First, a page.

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Cows, pigs, wars & witches : the riddles of…
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Cows, pigs, wars & witches : the riddles of culture (original 1974; udgave 1974)

af Marvin Harris

MedlemmerAnmeldelserPopularitetGennemsnitlig vurderingOmtaler
1,0321614,895 (3.79)10
One of America's leading anthropolgists offers solutions to the perplexing question of why people behave the way they do. Why do Hindus worship cows? Why do Jews and Moslems refuse to eat pork? Why did so many people in post-medieval Europe believe in witches? Marvin Harris answers these and other perplexing questions about human behavior, showing that no matter how bizarre a people's behavior may seem, it always stems from identifiable and intelligble sources.… (mere)
Medlem:Mixele
Titel:Cows, pigs, wars & witches : the riddles of culture
Forfattere:Marvin Harris
Info:New York : Random House, ©1974.
Samlinger:Dit bibliotek
Vurdering:
Nøgleord:Ingen

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Cows, Pigs, Wars, and Witches: The Riddles of Culture af Marvin Harris (1974)

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Cows, Pigs, Wars, and Witches is an informative, unconventional, and at times hilarious approach to exposing the forces at work in human culture that produce some of its most surprising extremes of social pathology, and even exposes the oft-ignored foundational assumptions of some of western culture's most sacred cows (so to speak) along the way. It addresses:

* literal sacred cows

* swine both sacred and profane

* primitive chauvinism; the formation of warrior cultures

* the path of development from individualist reciprocal cultures through collectivist charity-prestige cultures all the way to modern cultures of redistributive and hierarchical authoritarian oppression

* the whitewashing of military messianism to produce the contemporary morality of peace

* the rise of witchcraft hysteria

The path the book's explanations follow ultimately culminates in a scathing analysis of postmodernism and moral relativism that reveals many aspects of the late twentieth century's popular "counterculture" that serve to keep potentially revolutionary social forces docile and ineffective at enacting much change. The author's particular loathing for the hypocritical inconsistencies of counter-culture thought leaders of his time, which tended to particularly attack the scientific underpinnings of his own field (anthropology), added some spice and enjoyably pointed remarks to the text.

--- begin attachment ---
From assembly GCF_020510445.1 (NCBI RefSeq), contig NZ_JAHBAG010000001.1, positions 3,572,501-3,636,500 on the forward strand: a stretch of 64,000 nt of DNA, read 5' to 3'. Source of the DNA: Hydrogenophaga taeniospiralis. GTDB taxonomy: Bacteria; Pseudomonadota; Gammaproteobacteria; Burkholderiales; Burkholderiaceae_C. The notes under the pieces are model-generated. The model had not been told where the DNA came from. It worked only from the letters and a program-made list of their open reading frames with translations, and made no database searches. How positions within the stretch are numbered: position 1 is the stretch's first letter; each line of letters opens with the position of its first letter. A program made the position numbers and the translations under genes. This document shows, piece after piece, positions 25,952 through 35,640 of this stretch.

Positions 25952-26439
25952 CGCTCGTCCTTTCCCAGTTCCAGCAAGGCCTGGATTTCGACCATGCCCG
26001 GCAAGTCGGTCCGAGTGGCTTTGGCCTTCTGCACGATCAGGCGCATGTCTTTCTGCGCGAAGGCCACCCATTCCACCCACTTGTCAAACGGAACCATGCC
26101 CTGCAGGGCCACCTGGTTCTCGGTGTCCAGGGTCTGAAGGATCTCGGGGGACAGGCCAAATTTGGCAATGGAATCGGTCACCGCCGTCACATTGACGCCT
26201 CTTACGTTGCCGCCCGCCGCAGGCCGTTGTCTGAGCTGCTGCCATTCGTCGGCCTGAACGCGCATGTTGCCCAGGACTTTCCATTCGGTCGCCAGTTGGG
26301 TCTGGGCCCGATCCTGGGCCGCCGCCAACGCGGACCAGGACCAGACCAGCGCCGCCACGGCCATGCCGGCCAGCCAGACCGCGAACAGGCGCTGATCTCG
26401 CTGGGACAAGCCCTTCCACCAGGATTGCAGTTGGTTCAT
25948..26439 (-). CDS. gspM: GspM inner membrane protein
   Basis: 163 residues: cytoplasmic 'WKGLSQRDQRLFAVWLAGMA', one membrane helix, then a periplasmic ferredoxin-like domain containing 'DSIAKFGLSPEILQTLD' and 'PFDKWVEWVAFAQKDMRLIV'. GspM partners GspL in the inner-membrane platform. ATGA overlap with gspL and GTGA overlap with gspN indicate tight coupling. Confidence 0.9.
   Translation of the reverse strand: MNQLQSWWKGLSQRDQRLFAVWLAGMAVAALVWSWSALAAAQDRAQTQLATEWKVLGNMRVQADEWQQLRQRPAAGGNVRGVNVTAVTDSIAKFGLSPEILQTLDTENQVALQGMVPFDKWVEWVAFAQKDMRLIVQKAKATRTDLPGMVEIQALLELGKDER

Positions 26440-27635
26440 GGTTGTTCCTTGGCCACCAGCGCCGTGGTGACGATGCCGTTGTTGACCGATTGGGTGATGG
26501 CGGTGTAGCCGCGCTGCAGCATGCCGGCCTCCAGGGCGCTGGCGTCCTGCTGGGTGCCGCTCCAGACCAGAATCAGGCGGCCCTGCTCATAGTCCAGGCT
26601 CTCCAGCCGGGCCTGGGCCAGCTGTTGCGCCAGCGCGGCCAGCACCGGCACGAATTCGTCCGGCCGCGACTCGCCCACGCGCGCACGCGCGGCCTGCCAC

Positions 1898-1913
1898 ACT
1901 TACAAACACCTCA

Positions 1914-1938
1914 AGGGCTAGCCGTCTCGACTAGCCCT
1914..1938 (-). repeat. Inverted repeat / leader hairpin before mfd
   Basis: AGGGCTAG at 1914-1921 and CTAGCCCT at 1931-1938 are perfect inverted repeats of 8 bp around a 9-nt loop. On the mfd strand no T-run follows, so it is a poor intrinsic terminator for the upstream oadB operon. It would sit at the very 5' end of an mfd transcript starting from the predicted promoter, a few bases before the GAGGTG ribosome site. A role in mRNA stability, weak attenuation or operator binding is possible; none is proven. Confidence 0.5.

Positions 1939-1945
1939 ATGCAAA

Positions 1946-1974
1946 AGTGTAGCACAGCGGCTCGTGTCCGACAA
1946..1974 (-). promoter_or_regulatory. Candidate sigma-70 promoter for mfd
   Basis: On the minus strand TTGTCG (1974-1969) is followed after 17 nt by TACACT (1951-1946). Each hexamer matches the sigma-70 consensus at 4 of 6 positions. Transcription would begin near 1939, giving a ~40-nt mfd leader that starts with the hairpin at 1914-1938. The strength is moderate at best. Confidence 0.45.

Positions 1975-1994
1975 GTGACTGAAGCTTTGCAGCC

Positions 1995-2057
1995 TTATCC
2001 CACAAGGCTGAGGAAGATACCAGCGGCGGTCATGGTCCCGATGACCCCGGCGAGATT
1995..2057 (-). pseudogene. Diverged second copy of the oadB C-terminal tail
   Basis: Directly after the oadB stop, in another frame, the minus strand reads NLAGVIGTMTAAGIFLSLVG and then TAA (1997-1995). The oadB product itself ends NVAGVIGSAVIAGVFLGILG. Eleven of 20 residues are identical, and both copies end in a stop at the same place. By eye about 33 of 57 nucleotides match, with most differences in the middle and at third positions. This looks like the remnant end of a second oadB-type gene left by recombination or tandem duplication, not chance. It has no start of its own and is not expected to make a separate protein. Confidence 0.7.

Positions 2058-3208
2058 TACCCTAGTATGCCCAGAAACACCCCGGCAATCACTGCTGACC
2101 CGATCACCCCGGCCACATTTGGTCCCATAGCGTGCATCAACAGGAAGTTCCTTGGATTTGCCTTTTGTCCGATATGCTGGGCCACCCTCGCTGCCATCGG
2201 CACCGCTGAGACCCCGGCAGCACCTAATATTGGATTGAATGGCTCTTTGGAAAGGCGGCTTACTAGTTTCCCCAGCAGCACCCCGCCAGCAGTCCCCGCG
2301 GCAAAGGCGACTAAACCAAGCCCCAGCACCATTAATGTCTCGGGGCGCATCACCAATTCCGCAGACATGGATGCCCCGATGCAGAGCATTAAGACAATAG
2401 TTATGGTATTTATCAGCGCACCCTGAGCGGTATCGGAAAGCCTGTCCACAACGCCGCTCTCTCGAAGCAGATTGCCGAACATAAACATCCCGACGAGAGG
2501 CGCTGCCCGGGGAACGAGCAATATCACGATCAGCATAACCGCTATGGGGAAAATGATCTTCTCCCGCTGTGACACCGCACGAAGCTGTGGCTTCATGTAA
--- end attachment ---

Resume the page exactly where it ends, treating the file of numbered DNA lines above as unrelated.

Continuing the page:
It's an excellent read, and an easy read as well, and I recommend it for people trying to understand politics, economics, and culture in a fundamental manner.

For me, the most interesting take-away from the book was the picture the author painted of how environmental pressures have contributed to the evolution of oppressive, redistributive authoritarian hierarchies, via a few intermediate cultural stages, from early individualist reciprocal cultures. This evolution is clearly not a necessary state of affairs, but in many ways it is a natural state of affairs that -- if you ignore matters of ethical concern for the rights of individuals -- can be quite effective at achieving certain ends of sustainable society.

It becomes obvious to a thoughtful reader working through this book that there are environmental pressures that must be addressed for a culture to achieve stable survival, and overly simplistic, top-down organization of society will only be bent by necessity to those ends, skewing the organizational efforts from their intended goals along the way. The lesson from this, it seems, is that putting too much faith in large-scale authoritarian hierarchies (as opposed to practical self-organizing hierarchies on a smaller scale) is bound to lead to disappointment.
( )
  apotheon | Dec 14, 2020 |
What an entertaining book. While I don't agree with all of [a:Marvin Harris|34140|Marvin Harris|http://photo.goodreads.com/authors/1261023347p2/34140.jpg]' conclusions, I can say that the scientific way that he approaches problems typically viewed only in a just-so light was both informative and fascinating. His precise evaluation of each question was both thorough and scientific and offers much to anyone fascinated in anthropological (or even political) theory.

While the author is very much the product of the time in which the book was written (the 1970's) the methods that mark his conclusions are a very good introduction to a new way of thinking, and one not often enough used by many laypeople. ( )